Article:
abstract = "INTRODUCTION: Law enforcement agencies (LEAs) throughout the USA have varying physical fitness requirements which must be met beforea recruit may join their respective law enforcement academy. It is expected that law enforcement officer (LEO) recruits will obtain anadequate level of physical fitness before they start academy training. When looking at the effect of sex on physical fitness, female recruitsgenerally present with lower strength, endurance, and aerobic fitness when compared to male recruits. However, differences in physicalfitness levels between female LEO recruits is less well known with law enforcement research tending to feature low female sample sizes. Moredetailed analyses of female LEO recruits is required. PURPOSE: To detail the percentile ranks of female LEO recruits’ physical fitnessperformance in the number of push-ups (PU), sit-ups (SU), multi-stage fitness test (MSFT) shuttles completed, and maximal aerobic capacity(VO2max). METHODS: Retrospective analysis on females from 14 LEO recruit classes from LEAs in different American states was conducted.Although there may be some variation in fitness between states, data was combined to provide an overview of higher and lower standardsspecific to female recruits. All females were tested prior to their respective LEA training academy and all available data were used. Maximumnumbers of PU and SU in 60 s were recorded. VO2max was derived from MSFT shuttles completed. Percentile rankings were calculated usingMicrosoft Excel’s “Rank and Percentile” tool within the Data Analysis ToolPak. RESULTS: Percentile rankings are shown in Table 1. Femalerecruits with 43-61 PU were in the 90th percentile, those with 27-29 were in the 50th percentile, and those with 1-14 were in the 10thpercentile. Recruits with 45-76 SU were in the 90th percentile, those with 34-35 were in the 50th percentile, and those with 5-23 were in 10thpercentile. Recruits with 67-100 MSFT shuttles were in the 90th percentile, those with 42-45 shuttles were in the 50th percentile, and thosewith 8-26 shuttles were in the 10th percentile. Recruits with a VO2max of 42.1-50.2 ml/kg/min were in the 90th percentile, those with 33.1-34.4 ml/kg/min were in the 50th percentile, and those with 26.1-27.5 ml/kg/min were in the 10th percentile. CONCLUSIONS: The datapresented here details characteristics of typical female LEO recruits from the USA. When compared to normative data from ACSM, femalerecruits tended to score superior or similar to general population norms in PU and SU, and tended to perform poorer in aerobic capacity. LEAtraining staff can use this data to profile their female recruits and highlight strengths and areas for improvement. PRACTICAL APPLICATIONS:Female LEO recruits should strive to better their aerobic capacity to better match normative VO2max values in women. By doing so, andfurther developing strength, power, and endurance, females will be more prepared to complete academy training, perform job-specific tasks,and raise the expectations and overall fitness for females as a sex group.",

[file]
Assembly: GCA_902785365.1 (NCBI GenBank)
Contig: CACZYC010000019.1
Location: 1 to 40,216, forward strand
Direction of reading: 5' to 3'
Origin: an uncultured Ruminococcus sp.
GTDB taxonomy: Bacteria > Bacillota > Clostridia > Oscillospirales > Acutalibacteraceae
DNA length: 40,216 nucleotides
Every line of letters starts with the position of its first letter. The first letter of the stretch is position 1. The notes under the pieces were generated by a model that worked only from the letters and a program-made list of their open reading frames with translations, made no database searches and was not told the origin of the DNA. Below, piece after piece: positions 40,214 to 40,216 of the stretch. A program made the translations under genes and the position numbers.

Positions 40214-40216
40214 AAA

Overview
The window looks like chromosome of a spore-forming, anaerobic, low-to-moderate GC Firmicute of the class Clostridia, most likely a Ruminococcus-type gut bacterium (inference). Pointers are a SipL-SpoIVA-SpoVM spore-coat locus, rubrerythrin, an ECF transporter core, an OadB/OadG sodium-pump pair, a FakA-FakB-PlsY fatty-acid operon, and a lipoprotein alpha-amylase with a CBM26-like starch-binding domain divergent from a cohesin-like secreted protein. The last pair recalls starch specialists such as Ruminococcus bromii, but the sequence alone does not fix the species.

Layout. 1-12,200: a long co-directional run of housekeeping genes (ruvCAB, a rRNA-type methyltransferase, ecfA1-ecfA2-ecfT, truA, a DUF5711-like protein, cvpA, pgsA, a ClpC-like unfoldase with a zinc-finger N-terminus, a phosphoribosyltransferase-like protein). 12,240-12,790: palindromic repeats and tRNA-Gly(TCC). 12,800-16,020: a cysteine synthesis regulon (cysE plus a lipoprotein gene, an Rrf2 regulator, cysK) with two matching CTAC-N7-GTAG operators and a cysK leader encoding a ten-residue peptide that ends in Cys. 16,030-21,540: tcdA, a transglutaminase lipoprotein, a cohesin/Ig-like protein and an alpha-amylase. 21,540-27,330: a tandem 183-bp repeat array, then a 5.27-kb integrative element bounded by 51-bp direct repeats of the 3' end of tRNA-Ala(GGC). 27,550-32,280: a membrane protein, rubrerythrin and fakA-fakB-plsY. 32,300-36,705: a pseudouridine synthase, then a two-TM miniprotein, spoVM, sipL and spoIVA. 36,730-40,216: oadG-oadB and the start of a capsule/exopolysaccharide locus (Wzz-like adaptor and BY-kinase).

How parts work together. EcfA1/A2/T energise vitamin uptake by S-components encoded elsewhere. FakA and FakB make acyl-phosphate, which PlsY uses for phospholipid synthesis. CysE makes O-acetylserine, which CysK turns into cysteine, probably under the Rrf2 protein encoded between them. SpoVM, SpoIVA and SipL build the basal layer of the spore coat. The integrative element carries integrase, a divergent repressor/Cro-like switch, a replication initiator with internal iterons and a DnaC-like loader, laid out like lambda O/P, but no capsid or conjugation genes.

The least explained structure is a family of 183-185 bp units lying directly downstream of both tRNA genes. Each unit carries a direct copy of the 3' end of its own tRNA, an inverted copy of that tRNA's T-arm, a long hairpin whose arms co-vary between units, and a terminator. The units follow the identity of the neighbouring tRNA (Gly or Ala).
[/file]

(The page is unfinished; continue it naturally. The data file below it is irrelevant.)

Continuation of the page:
author = "Erika Hernandez and Joe Dulla and Orr, {Rob Marc} and Jay Dawes and Charles Kornhauser and Lockie, {Robert G.}",
year = "2019",
month = "7",
day = "10",
language = "English",
note = "42nd National Strength and Conditioning Association (NSCA) National Conference and Exhibition, NSCA ; Conference date: 10-07-2019 Through 13-07-2019",

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Hernandez, E, Dulla, J, Orr, RM, Dawes, J, Kornhauser, C & Lockie, RG 2019, 'Percentile ranks of physical fitness levels for female law enforcement recruits in the USA' 42nd National Strength and Conditioning Association (NSCA) National Conference and Exhibition, Washington DC, United States, 10/07/19 - 13/07/19, .

Percentile ranks of physical fitness levels for female law enforcement recruits in the USA. / Hernandez, Erika; Dulla, Joe; Orr, Rob Marc; Dawes, Jay; Kornhauser, Charles; Lockie, Robert G.

2019. Poster session presented at 42nd National Strength and Conditioning Association (NSCA) National Conference and Exhibition, Washington DC, United States.

Research output: Contribution to conferencePosterResearchpeer-review

TY - CONF

T1 - Percentile ranks of physical fitness levels for female law enforcement recruits in the USA

AU - Hernandez, Erika

AU - Dulla, Joe

AU - Orr, Rob Marc

AU - Dawes, Jay

AU - Kornhauser, Charles

AU - Lockie, Robert G.

PY - 2019/7/10

Y1 - 2019/7/10